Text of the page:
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Spine Q&A – Spinal Cord Stimulator Implants

May 3, 2012

Edward H. Scheid, Jr., MD, Capital Region Neurosurgery

Q. I have questions concerning spinal cord stimulator (SCS) implants.  I’ve had 2 back surgeries in the last 5 years.  First a 4 level laminectomy, L2-S1, and a 2 level fusion at the L4-5 and L5-S1 levels.  My back has been hurting pretty bad as of late.  I saw my primary last week and while he does recommend me having more surgery, he suggested I look into SCS.  Could this treatment be an option for me? 

A. Spinal Cord Stimulation (SCS) is an FDA-approved method for the treatment of chronic pain in patients for whom physical therapy, medications, prior surgeries or blocks were ineffective. SCS uses electrical impulses to relieve chronic pain in the back, arms, and legs. These impulses are believed to prevent pain signals from being received by the brain. The success rate is as high as 70% in some chronic pain conditions.

The procedure begins with a trial implantation . Trials are minimally invasive office procedures done under local anesthesia and are reversible, allowing patients to try it out for three to seven days.

If the patient and physician determine that the pain relief during the trial period is acceptable, the system can be permanently implanted. The implant’s electrical pulses are programmed with an external control unit. The patient can then use the control unit to turn the system on and off, adjust the stimulation power level, and switch between different programs.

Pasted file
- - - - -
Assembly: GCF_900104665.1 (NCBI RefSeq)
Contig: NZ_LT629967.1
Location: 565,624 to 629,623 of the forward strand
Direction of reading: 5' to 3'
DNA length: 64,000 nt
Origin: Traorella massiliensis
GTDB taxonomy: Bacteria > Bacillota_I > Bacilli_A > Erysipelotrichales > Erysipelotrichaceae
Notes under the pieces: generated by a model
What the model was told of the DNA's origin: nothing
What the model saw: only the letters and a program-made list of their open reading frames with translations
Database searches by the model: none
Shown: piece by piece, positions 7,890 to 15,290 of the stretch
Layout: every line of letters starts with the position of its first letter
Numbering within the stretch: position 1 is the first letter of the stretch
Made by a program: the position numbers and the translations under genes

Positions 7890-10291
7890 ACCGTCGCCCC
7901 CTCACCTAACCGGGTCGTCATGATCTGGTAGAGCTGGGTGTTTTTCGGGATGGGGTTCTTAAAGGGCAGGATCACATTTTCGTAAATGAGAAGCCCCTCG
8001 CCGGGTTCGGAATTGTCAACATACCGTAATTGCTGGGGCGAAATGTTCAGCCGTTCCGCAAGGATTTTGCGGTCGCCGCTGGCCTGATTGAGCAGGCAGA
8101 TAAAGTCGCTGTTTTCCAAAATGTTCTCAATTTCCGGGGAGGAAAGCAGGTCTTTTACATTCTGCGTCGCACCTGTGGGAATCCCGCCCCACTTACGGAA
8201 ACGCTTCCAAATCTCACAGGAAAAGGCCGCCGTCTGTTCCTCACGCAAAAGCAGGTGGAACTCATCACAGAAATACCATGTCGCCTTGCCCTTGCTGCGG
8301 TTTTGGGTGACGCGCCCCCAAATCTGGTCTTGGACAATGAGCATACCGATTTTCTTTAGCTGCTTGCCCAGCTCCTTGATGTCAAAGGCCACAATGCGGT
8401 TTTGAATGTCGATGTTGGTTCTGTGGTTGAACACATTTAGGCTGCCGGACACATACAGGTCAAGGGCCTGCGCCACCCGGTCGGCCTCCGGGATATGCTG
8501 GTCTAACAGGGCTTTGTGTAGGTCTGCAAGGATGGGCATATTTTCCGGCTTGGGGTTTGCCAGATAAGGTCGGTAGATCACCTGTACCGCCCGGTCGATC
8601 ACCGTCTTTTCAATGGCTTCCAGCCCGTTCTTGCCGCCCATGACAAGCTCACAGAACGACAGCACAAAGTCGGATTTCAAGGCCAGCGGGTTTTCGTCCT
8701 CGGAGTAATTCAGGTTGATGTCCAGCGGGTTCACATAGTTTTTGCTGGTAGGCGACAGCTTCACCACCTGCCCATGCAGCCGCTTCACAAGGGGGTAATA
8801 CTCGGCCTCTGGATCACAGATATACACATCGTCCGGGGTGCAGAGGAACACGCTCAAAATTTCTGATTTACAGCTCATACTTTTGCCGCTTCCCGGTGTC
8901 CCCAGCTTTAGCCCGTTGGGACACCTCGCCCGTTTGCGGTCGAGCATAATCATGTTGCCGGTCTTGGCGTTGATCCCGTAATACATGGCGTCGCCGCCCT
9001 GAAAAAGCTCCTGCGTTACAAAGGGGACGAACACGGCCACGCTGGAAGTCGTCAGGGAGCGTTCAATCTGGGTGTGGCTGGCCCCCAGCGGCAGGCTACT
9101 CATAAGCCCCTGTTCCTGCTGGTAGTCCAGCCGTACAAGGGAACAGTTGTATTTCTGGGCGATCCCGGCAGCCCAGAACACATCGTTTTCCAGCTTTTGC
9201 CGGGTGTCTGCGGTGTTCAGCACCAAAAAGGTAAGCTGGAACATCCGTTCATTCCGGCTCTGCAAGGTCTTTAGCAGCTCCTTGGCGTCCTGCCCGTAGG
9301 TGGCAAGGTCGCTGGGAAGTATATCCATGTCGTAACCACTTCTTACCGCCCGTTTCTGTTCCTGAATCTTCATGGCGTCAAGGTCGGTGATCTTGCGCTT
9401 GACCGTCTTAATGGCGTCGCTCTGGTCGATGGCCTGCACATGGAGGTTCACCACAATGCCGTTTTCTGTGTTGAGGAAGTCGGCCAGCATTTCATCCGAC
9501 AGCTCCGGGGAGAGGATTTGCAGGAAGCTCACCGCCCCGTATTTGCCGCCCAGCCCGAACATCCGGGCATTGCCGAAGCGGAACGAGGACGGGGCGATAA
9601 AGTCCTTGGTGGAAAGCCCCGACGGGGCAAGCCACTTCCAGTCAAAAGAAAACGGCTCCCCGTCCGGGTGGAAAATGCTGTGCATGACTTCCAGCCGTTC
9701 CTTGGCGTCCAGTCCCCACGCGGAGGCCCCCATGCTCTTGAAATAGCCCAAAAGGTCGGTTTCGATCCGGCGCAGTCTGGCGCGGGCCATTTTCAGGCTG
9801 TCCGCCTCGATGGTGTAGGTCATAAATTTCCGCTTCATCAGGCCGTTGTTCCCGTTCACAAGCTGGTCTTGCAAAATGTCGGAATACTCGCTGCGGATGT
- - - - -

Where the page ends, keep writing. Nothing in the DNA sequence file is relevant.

Ideal candidates for the spinal cord stimulator procedure are those for whom standard spine surgery has failed, those who are still in pain, or those in whom further conventional surgery is not an option.  Some patients have extensive scar tissue or pain after surgery where there is not an obvious cause.  These patients tend to do best with spinal cord stimulators.  However, if there is a structural problem in your spine, it generally makes sense to have conventional spine surgery to repair the structural defect before considering a stimulator, assuming that there isn’t a contraindication to traditional spine surgery, such as severe heart disease.

 Spinal cord stimulators can be very rewarding for patient and surgeon alike.  It is an amazing thing to have a patient who has been in severe pain for years leave the office after a stimulator trial with markedly decreased pain and a smile of relief.

Originally published in the Schenectady Gazette

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